With an economy that primarily revolved around home building, Phoenix was one of the hardest-hit markets during the Great Recession. But over the past decade, Phoenix has shaken its boom-and-bust reputation and has seen significant job growth in financial, tech and manufacturing sectors. “Phoenix’s diversification of industry has been key to its resiliency during this downturn,” said Morin. The affordable metro attracts residents from California looking for a lower cost of living, and low single family housing supply has kept would-be homebuyers in rental units — creating the perfect storm for low vacancy rates in the metro and high rent growth (8.7%) throughout the pandemic.

“Not even just now, but over the past two years, Phoenix has led both single family price appreciation and apartment rent increases,” explained Morin. “That may become a potential concern for investors going forward, but they’re still bullish on the market because even if prices increase, Phoenix will always be affordable relative to California and other expensive markets.”

Additional metrics: • Liquidity: 40% • Rent: $1,281 • Cap Rate: 5.8% • Vacancy: 5.6% • Demand: 3.5% Indianapolis

A strong and continually growing economy in Indianapolis, paired with an affordable cost of living, has put the Indiana city on investors’ radar. Job growth here only fell by 0.4% YOY, while other proximate similar Midwestern markets, such as St. Louis, Cincinnati, Cleveland and Memphis, Tennessee, for examples, all had job growth fall by more than 1%.

Average rents here are $975, despite high year-over-year rent growth of 5.5%, said Chris LeBarton, managing analyst at CoStar. “Landlords see the great recent performance here, and there’s still runway ahead of them given the current asking rents,” he explained.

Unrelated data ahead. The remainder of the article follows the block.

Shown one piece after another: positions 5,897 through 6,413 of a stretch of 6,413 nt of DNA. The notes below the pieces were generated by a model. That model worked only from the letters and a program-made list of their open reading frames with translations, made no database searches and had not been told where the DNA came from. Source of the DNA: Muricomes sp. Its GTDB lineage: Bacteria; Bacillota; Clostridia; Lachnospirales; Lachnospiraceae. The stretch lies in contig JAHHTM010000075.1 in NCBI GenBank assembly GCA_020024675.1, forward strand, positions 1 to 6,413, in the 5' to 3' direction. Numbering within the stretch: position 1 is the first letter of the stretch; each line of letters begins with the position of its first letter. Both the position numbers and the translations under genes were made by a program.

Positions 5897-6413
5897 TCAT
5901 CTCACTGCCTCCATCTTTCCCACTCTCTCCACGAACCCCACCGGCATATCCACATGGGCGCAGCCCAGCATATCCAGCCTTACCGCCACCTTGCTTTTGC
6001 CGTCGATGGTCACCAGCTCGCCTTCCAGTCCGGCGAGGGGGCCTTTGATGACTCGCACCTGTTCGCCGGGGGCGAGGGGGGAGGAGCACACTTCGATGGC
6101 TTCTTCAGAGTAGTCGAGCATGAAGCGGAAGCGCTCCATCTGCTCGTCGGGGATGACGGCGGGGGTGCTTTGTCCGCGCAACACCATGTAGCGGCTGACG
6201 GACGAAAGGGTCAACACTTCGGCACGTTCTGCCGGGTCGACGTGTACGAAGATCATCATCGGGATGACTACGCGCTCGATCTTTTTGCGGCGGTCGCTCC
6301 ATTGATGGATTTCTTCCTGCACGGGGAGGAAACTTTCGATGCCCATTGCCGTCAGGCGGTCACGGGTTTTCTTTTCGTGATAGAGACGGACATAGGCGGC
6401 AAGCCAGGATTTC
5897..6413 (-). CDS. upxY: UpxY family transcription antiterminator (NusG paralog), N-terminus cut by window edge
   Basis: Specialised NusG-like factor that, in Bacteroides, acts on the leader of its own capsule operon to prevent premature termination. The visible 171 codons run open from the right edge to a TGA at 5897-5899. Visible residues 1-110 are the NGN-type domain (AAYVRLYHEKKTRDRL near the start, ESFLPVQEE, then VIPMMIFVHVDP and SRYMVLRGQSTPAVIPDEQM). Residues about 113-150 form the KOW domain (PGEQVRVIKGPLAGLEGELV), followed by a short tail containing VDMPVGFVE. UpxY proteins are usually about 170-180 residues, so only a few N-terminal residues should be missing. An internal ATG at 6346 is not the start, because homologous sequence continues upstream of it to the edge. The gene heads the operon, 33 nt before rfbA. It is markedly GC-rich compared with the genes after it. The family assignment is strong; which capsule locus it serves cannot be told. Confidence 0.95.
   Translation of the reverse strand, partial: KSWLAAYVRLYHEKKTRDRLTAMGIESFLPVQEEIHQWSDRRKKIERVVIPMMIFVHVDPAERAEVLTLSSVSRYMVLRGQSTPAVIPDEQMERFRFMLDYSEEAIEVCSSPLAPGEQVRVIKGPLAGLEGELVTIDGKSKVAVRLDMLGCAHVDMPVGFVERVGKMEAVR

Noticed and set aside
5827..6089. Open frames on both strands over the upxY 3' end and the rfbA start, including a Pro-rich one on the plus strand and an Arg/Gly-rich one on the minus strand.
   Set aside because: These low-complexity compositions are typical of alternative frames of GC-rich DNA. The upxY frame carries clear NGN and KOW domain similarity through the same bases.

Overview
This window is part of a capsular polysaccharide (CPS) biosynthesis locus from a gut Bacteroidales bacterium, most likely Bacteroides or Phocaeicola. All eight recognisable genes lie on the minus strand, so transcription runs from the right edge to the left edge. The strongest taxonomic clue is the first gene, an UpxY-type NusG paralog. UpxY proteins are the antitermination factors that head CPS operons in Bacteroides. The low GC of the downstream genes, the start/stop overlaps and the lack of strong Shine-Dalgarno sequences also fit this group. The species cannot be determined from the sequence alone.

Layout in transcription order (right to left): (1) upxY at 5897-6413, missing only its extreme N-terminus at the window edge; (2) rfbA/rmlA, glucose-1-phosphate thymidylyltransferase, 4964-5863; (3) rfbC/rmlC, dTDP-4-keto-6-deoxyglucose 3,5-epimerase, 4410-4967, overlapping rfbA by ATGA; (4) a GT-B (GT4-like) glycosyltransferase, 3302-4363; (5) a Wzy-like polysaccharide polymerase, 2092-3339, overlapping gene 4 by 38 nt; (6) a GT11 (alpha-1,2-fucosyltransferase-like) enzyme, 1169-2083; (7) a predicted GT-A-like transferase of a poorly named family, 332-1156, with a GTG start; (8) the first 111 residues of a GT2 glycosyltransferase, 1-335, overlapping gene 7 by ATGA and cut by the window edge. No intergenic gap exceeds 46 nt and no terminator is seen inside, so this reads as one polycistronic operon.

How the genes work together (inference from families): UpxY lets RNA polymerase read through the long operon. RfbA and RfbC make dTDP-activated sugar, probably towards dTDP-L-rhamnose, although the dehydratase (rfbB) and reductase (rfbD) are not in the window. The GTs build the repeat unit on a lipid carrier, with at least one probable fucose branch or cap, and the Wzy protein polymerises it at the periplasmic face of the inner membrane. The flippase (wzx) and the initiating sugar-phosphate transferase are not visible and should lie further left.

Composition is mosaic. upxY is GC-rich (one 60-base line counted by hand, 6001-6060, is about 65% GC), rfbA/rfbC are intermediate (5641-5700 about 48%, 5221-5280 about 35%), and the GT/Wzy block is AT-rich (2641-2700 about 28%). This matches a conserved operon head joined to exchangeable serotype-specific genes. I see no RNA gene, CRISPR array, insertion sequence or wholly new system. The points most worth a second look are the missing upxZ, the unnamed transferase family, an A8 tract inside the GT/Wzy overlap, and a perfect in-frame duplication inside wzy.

LeBarton said the city offers little downside risk for investors and sales volume has remained strong throughout the pandemic. The average sales price is $95,000 per unit, which is a discount compared to markets with similar characteristics including Albuquerque, New Mexico, St. Louis, Tucson, Arizona, and Louisville, Kentucky, and average cap rates are at 6.5%.

Additional metrics: • Liquidity: 28% • Vacancy: 7% • Demand: 2.9% Atlanta

Demand for properties in Atlanta is high (3.9% by our ranking) and the Georgia city has been posting record-high metrics throughout the pandemic, said David Kahn, director of market analytics at CoStar. In the fourth quarter of 2020, Atlanta had the highest deal volume in the country at $4 billion worth of apartment trades, driven mostly by out-of-state investors.

While Atlanta now skews more toward new builds and institutional development, there are still one- to three- star buildings with low barriers to entry that will provide investors with value-add opportunities, price appreciation and rent growth (cap rates in Atlanta are 6.4%). The industrial market in Atlanta has been booming, said Kahn, and the income levels in that job sector are creating a strong demand for rental units at the lower end of the price spectrum. Renters in all sectors are drawn to Atlanta’s diverse industry, which includes new tech hubs from Google and Microsoft, and education institutions such as Emory University and Georgia Tech.

“In recent years, investors throughout the country have become a lot more confident in the Atlanta market from an investment perspective due to its strong demand drivers — a strong local economy, net migration and population growth — and while affordability is narrowing and the city is now more in-line with national average rents, it's still affordable compared to your coastal metros and still has strong rent growth,” said Kahn.

“The barriers to entry aren’t as high, and from a performance perspective, there is nothing not to like with 8% rent growth.”

Additional metrics: • Liquidity: 36% • Rent: $1,361 • Vacancy: 7.8%